CAIRO, Feb 12 (AFP) – Egyptian strongman Hosni Mubarak stepped down after 30 years, handing power to the military after more than a million people took to the streets at the culmination of an 18-day uprising.
A grim-faced and ashen Vice President Omar Suleiman announced the handover on state television Friday after an extraordinary national outpouring of rage brought vast crowds into the streets across the country in the Arab world's most populous country.
"President Mohammed Hosni Mubarak has decided to leave the post of president of the republic and has tasked the Supreme Council of the Armed Forces to manage the state's affairs," Suleiman said.
|AFP - Egyptian anti-government protesters celebrate at Tahrir Square in Cairo.|
News of the regime's collapse spread rapidly across Cairo, sparking an eruption of joy and joyous chants of "We the people have overthrown the regime!"
In Washington, US President Barack Obama said the people of Egypt had spoken after history moved at a "blinding pace."
China on Saturday said it hoped to see a swift return to stability in Egypt.
"China hopes that the latest development of the situation helps Egypt with the restoration of national stability and public order as soon as possible," spokesman Ma Zhaoxu said.
The new man in charge is Field Marshal Mohammed Hussein Tantawi, chairman of the military council and a 75-year-old veteran who has always been considered a close Mubarak ally.
The statement appeared to bring an end to constitutional rule in Egypt and invest power in a group of generals representing a military that has long been the power behind the throne in the country.
Earlier, 82-year-old Mubarak flew from Cairo to his Red Sea holiday retreat at Sharm el-Sheikh, his ruling party said.
As news spread, cries of "Allahu Akbar" -- God is greatest -- and howls of victory rang out across the capital, firecrackers exploded, dancing broke out and women ululated their joy.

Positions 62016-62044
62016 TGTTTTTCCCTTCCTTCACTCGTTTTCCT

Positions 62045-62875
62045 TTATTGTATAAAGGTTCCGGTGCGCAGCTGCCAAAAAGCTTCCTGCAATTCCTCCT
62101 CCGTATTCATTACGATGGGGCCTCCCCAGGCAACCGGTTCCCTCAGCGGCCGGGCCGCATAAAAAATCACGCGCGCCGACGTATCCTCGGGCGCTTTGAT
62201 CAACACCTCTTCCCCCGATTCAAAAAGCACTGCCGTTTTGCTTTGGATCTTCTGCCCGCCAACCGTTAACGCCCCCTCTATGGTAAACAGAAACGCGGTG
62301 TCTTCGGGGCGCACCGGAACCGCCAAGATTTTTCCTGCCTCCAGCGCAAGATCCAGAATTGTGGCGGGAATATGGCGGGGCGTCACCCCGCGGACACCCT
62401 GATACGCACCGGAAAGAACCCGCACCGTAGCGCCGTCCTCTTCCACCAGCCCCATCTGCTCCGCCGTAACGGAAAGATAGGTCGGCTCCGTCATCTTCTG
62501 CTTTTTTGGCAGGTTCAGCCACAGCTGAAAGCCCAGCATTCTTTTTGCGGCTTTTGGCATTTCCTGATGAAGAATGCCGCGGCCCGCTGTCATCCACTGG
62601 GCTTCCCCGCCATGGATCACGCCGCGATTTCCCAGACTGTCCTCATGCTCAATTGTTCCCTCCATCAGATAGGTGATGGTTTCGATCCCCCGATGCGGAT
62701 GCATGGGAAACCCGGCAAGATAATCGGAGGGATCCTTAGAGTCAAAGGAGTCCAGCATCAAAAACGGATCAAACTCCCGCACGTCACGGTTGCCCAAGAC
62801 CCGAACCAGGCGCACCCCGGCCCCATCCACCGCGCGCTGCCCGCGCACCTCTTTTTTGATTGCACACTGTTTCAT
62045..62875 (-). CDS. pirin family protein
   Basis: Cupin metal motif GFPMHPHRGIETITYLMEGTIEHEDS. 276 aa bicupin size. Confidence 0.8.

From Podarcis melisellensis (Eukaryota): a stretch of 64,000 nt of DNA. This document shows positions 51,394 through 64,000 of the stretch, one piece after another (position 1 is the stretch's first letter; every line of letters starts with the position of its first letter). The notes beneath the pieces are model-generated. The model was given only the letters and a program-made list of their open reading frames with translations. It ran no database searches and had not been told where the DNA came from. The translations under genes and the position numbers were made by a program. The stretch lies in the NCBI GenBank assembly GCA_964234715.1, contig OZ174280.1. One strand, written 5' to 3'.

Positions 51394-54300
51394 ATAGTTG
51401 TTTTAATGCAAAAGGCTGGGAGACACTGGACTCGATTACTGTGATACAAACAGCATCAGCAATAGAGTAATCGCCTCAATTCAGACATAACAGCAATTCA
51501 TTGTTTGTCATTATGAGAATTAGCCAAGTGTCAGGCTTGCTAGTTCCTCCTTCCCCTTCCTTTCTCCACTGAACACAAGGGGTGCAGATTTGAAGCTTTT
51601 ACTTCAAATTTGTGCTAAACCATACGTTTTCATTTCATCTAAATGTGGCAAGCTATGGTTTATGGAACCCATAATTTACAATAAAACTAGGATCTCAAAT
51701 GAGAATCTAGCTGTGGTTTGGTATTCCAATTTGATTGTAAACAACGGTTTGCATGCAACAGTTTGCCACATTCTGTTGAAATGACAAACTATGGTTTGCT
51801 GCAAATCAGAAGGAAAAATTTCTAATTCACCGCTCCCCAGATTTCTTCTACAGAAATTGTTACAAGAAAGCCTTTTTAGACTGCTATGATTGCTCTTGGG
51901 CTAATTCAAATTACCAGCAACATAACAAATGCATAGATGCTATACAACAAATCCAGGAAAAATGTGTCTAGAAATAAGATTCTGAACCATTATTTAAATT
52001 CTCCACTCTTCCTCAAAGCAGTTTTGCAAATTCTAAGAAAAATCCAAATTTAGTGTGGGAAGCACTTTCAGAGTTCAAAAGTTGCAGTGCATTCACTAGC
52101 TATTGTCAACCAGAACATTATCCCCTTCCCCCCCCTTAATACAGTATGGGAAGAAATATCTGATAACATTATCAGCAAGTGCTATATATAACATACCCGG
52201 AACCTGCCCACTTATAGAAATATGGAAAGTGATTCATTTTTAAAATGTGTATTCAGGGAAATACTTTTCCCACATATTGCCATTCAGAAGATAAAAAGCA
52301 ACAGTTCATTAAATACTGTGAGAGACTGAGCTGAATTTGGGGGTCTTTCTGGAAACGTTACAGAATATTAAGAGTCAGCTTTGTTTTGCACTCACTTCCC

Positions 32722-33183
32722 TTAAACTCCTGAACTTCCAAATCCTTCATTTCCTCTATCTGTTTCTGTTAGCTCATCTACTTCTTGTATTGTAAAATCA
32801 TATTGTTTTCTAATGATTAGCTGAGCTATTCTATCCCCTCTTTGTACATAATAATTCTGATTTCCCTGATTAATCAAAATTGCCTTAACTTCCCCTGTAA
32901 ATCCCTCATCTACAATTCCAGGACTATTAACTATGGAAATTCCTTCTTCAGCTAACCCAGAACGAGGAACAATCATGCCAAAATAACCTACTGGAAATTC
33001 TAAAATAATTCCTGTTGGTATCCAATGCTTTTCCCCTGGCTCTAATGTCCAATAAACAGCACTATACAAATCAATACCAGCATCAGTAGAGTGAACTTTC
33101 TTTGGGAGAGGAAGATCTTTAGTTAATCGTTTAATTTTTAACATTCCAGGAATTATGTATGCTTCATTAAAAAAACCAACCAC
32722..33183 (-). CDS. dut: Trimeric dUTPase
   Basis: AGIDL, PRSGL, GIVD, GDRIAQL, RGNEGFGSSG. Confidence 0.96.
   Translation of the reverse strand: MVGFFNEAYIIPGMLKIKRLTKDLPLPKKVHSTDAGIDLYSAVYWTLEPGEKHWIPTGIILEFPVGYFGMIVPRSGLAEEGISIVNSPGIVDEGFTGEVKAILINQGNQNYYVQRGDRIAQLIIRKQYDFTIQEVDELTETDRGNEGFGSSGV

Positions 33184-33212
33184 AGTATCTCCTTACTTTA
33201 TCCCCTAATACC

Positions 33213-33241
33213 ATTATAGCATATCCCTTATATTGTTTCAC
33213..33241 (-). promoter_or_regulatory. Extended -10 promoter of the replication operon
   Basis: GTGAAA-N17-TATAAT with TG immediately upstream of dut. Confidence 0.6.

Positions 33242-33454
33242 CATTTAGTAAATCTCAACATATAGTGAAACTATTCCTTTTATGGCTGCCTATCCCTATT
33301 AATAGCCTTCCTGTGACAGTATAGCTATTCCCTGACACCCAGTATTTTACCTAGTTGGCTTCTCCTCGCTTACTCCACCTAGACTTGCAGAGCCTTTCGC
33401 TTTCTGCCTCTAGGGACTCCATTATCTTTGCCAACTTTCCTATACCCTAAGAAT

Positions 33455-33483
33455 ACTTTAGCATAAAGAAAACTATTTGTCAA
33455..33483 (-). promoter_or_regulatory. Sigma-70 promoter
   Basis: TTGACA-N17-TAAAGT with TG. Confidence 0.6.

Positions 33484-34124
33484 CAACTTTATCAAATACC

"By stepping down, president Mubarak responded to the Egyptian peoples' hunger for change," Obama said.
Egypt's powerful Islamist opposition group the Muslim Brotherhood hailed Mubarak's resignation and thanked the army.
"We salute the great people of Egypt in their battle," Essam el-Erian, a senior Brotherhood leader and spokesman, told AFP. "We salute the army, which kept its promises."
In Tahrir Square several protesters fainted with the emotion of the moment following two weeks of protest.
The plaza has become a focal point of the revolt since protesters occupied it in late January. Earlier Friday it was thronged by hundreds of thousands of Egyptians who prayed and chanted abuse at Mubarak.
Outside the main presidential palace in the Heliopolis neighbourhood, protesters shouted "God is greatest" as they hugged one another or danced. Some collapsed, overcome with emotion.
Arab League chief Amr Mussa, who last week joined the crowds in Tahrir Square, hailed his fellow Egyptians and the army for their "historic achievement."
Elsewhere in Cairo, there were celebratory gunshots, fireworks and the rhythmic car horns usually reserved for weddings.
On Thursday night, hundreds of thousands had crowded into Tahrir Square to hear Mubarak announce he was stepping down as president.
Instead, he delegated some of his powers to his ally and Egypt's former intelligence supremo, Omar Suleiman, while vowing to stay in office until September. In the end however, it proved to be his last speech as president.
Israel, fearful the uprising might open the door to a hostile Islamist regime in Cairo, said Friday it hoped the transition of power in Egypt would happen "smoothly," a government official told AFP.
The official stressed the need to preserve the 1979 peace treaty between Israel and Egypt, signed two years before Mubarak came to power.
The White House also called on the new authorities in Egypt to honour existing peace agreements with Israel.
Hamas hailed Mubarak's resignation as "the start of the victory of the Egyptian revolution" as thousands of Palestinians celebrated in the Gaza Strip and in the West Bank.